September 2nd •
You may have noticed that your dog drags their butt on the ground. This behavior, called scooting, is seen in most dog breeds.
It’s not always easy for humans to understand dog behavior, and scooting is no exception. If your dog is scooting, they probably have a health issue that you need to take care of.
Here’s what you need to know about what causes scooting in dogs.
Scooting could be a sign that there is something bothering your dog. They might be itchy, and the only way they can reach the area is to rub it on the ground.
Although scooting is sometimes a sign that they have a mild itch, it could also indicate that they have a serious health problem.
Issues With The Anal Sac
Dogs communicate using smells. And one of the most important smells produced by a dog comes from their anal sac.
Although it sounds gross, the anal sac is an important social tool for dogs. It’s the reason they run up and sniff each other’s butts.
If the anal sac gets blocked, your dog may experience pain and irritation. It’s hard for them to reach the area, so they will often try to deal with this discomfort by scooting.
If you notice that your dog’s butt is inflamed, take them to the vet to get checked out. The vet can clear out the anal sac, as well as prescribe antibiotics to kill the bacteria causing the infection.
Worms are one of the most common parasites for dogs. There are many different types of worms, although most of them affect the digestive system.
Parasites such as tapeworms can cause irritation around your dog’s rectum, leading to pain and itchiness. Your dog may scoot to try to deal with the discomfort.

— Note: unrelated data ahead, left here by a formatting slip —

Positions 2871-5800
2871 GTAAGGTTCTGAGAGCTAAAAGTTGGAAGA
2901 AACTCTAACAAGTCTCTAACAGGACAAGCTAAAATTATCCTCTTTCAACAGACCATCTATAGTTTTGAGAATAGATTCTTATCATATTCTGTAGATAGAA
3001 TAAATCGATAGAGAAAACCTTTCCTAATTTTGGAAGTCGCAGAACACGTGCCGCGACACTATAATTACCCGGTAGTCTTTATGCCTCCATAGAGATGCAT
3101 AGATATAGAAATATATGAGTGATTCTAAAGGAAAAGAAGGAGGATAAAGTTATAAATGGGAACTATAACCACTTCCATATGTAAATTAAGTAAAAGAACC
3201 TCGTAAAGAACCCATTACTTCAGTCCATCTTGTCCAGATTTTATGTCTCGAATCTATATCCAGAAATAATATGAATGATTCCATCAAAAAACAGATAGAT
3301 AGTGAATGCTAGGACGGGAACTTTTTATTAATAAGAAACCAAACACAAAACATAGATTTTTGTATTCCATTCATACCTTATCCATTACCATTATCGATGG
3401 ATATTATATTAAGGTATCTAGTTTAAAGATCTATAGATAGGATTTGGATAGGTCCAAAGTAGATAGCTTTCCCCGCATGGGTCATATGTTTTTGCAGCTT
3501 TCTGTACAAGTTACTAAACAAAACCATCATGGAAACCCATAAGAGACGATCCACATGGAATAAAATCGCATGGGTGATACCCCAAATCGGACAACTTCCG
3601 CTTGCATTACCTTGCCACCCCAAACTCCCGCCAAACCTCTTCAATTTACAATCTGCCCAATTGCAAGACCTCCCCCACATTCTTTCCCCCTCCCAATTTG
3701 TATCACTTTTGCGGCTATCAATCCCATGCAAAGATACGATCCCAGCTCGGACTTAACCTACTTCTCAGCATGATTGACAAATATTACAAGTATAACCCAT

If you notice that your dog is scooting more than usual, check their butt for any signs of worms. Tapeworms often appear as rice like segments on the outside of their rectum.
Take them to the vet to be treated for worms. Your vet will prescribe medication that can kill the worms. Also speak to your vet about any steps you can take to prevent the worms from coming back.
This condition is caused when a part of the rectum extends out of your dog’s body. It often occurs after diarrhea or constipation, when your dog strains too much.
Anal prolapse can cause a lot of pain and discomfort, and can also lead to infections if not treated. It’s pretty easy to notice, as your dog will have a mass sticking out of their butt.
If you notice any anal prolapse, get your dog to the vet right away. Treatment options will vary depending on the severity of the prolapse.
Speak to your vet about your dog’s diet. They may advise you to switch their food so that there is a lower risk of prolapse in the future.
Cuts Or Abrasions
Open wounds can cause a lot of pain, and your dog may try to deal with this by scooting. Check your dog’s butt for any cuts or abrasions. If you notice any, regularly clean them with a mild antiseptic to prevent infections.
If you notice any pus or inflamed skin, you should take your dog to the vet. They can treat the infection and prevent it from spreading.
Dogs often start to grow tumors on their skin as they age. Although not always cancerous, these tumors can cause a lot of irritation, especially if they grow on your dog’s rear end.
If you notice that your dog is scooting, check their butt for any growths. Any masses or tumors you see should be checked out by a vet as soon as possible.